This dramatic photograph captures Dawes Glacier in Tongass National Forest, Alaska, calving from its 200-foot-high face. The blue coloration is from highly compressed ice crystals. “The Arctic is warming at a rate twice as fast as the rest of the planet,” writes EFL reporter Lorraine Chow for Salon. “Not only that, frozen Arctic soil—or permafrost—is starting to melt, causing the release of methane, a far more potent greenhouse gas than carbon dioxide.” (Photo credit: Oak Ridge National Laboratory/U.S. Department of Energy)
Through the work of its writing fellows, freelance reporters and expert guest contributors, Earth | Food | Life covers the climate crisis from multiple angles, including the impacts of climate change, the role of the government, the energy and agriculture sectors, and solutions. EFL reporter Lorraine Chow explores the worst-case climate scenarios if humanity allows the global temperature to rise above 1.5° Celsius. EFL writing fellow Lucy Goodchild van Hilten figures out how to talk to kids about climate change—without freaking them out, and while having fun, too. Rainforest Action Network executive director and EFL contributor Lindsey Allen calls out big banks for going against their own standards in simultaneously undermining the climate and Indigenous rights. EFL reporter Daniel Ross explores how carbon capture, a climate solution that has been flying under the radar, can be a key piece in the fight against climate change. Former Worldwatch Institute president and EFL contributor Robert Engelman explains how smart family planning can increase the chances for a climate-sustainable future. Scroll down for excerpts.…
Lorraine Chow on Salon: Today, around 30 percent of the global population suffers deadly levels of heat and humidity for at least 20 days a year. If emissions continue increasing at current rates, 74 percent of the global population—three in four people—will experience more than 20 days of lethal heat waves. (11 min read)
Lucy Goodchild van Hilten on Yes! Magazine: No matter how many times world leaders sit at a table to fix the climate problem, we can’t seem to get anywhere. The grown-ups are failing, and it’s the kids who are holding us to account. Around the world, children are taking action—they’re going on strike from school, calling on governments to do something, and filing lawsuits. They are willing to be bold in the face of indifference, and to shout louder than today’s failing leaders. We need to listen. And we need to hold their hands and do something, together. As grown-ups—parents, grandparents, aunts, uncles, teachers, doctors, and friends—we can help by talking to kids about climate change and empowering them to be a part of the solution. (9 min read)
Lindsey Allen on Truthout: JPMorgan Chase, Wells Fargo, Crédit Agricole and 91 other global banks met in Washington, DC, to revise the Equator Principles, industry-led due diligence standards meant to prevent banks from supporting environmentally and socially harmful projects. On the very same day, in a bitter irony, many of those same banks re-upped their support for Enbridge, the Canadian company behind the Line 3 tar sands pipeline, which tramples Indigenous rights and is flatly incompatible with the goals of the Paris climate agreement. (4 min read)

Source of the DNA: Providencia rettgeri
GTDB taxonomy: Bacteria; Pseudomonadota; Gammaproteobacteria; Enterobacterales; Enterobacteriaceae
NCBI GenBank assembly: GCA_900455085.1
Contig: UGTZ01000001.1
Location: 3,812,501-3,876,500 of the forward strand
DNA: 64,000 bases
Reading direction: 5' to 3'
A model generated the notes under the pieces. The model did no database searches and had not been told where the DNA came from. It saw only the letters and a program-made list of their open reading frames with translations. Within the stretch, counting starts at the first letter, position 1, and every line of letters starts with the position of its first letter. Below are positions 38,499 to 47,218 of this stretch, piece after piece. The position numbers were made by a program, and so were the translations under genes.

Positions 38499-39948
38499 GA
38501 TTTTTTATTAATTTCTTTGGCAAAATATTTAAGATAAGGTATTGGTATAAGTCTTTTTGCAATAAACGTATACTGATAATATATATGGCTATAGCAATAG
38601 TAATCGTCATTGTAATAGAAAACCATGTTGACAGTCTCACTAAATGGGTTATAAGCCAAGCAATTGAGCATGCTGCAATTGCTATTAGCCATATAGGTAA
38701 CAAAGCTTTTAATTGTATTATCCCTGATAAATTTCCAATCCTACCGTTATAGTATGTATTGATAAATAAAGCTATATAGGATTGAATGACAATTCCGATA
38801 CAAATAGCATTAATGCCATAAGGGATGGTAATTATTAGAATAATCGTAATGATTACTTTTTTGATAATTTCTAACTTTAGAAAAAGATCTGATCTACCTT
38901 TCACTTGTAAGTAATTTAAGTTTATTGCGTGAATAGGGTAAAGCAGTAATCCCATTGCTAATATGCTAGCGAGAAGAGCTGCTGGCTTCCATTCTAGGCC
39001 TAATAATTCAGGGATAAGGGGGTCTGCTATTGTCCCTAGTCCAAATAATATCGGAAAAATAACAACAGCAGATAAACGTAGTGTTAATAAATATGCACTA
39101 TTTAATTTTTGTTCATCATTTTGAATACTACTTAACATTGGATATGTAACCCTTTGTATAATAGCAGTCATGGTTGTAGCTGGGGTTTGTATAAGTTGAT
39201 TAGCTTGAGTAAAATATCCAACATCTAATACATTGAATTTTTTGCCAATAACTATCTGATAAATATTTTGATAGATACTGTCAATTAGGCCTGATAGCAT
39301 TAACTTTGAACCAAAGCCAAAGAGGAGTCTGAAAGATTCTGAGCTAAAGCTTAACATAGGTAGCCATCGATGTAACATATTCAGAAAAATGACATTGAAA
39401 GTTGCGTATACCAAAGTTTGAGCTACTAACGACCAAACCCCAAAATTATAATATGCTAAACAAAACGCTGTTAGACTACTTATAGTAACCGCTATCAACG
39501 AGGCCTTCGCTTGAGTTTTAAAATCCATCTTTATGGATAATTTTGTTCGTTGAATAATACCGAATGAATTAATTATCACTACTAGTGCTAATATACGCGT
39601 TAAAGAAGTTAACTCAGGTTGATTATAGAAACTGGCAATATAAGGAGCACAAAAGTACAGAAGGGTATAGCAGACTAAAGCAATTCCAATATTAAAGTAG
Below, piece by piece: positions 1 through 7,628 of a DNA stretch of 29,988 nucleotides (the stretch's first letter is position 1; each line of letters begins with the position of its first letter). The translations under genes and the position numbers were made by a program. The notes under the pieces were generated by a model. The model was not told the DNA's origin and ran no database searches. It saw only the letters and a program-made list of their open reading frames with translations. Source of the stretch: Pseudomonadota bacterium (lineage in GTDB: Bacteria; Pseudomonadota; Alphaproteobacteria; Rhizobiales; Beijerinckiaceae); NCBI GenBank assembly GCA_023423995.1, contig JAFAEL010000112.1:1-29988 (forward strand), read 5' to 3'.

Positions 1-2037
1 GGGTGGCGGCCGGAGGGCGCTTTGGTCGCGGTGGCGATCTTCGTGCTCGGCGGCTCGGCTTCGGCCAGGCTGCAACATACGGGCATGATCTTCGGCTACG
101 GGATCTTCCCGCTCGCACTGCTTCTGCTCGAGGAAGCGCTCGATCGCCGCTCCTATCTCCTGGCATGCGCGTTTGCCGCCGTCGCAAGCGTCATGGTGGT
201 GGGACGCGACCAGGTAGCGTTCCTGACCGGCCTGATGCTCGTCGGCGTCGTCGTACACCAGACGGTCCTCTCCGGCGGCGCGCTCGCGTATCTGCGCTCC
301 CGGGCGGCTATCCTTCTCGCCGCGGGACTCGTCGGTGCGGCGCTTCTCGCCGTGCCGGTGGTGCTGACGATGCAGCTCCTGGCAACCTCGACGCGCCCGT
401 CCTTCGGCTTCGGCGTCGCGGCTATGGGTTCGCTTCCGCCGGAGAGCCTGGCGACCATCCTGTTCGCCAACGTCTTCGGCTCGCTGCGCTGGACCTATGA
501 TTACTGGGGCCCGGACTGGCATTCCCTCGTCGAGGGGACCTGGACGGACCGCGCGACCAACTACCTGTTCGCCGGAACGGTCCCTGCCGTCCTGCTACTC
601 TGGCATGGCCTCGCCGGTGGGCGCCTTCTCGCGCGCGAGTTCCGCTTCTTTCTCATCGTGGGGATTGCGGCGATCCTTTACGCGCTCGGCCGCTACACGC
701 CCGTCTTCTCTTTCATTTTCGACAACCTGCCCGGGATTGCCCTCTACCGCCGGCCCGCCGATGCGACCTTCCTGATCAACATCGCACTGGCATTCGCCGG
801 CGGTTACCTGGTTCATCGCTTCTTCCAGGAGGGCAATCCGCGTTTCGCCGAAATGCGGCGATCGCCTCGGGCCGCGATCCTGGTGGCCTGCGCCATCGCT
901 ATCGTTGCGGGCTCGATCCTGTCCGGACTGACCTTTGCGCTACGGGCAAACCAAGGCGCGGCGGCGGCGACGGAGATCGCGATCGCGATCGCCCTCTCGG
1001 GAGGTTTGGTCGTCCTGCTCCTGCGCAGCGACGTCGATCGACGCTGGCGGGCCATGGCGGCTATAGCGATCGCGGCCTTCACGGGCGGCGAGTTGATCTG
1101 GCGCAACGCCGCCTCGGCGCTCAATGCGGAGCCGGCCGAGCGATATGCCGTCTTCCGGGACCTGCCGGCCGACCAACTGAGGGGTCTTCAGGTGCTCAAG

Daniel Ross on Truthout: Time for action to stem the worst effects of climate change is quickly running out. If we’re to stay below or within range of that 1.5°C threshold, global carbon emissions must decrease by about 45 percent from 2010 levels by 2030, and we must reach zero carbon output around 2050. Energy sector carbon emissions, however, are still growing, not shrinking. What’s more, it won’t be enough to simply slash carbon emissions to zero. As the latest IPCC report points out, we’ll also need to suck up to 1 trillion metric tons of carbon from the biosphere over the 21st century. (9 min read)
Robert Engelman on Salon: Reports by the Intergovernmental Panel on Climate Change and the National Academies of Sciences, Engineering and Medicine add to the already strong case that those concerned not just about climate change but also biodiversity and indeed our capacity to sustainably feed future human populations should be thinking a bit more about world population. Happily, that future can be addressed constructively with strategies that already make sense for other reasons and support the childbearing intentions of women and their partners worldwide. (4 min read)
Earth | Food | Life (EFL) explores the critical and often interconnected issues facing the climate/environment, food/agriculture and animal/nature rights, and champions action; specifically, how responsible citizens, voters and consumers can help put society on an ethical path of sustainability that respects the rights of all species who call this planet home. EFL emphasizes the idea that everything is connected, so every decision matters.
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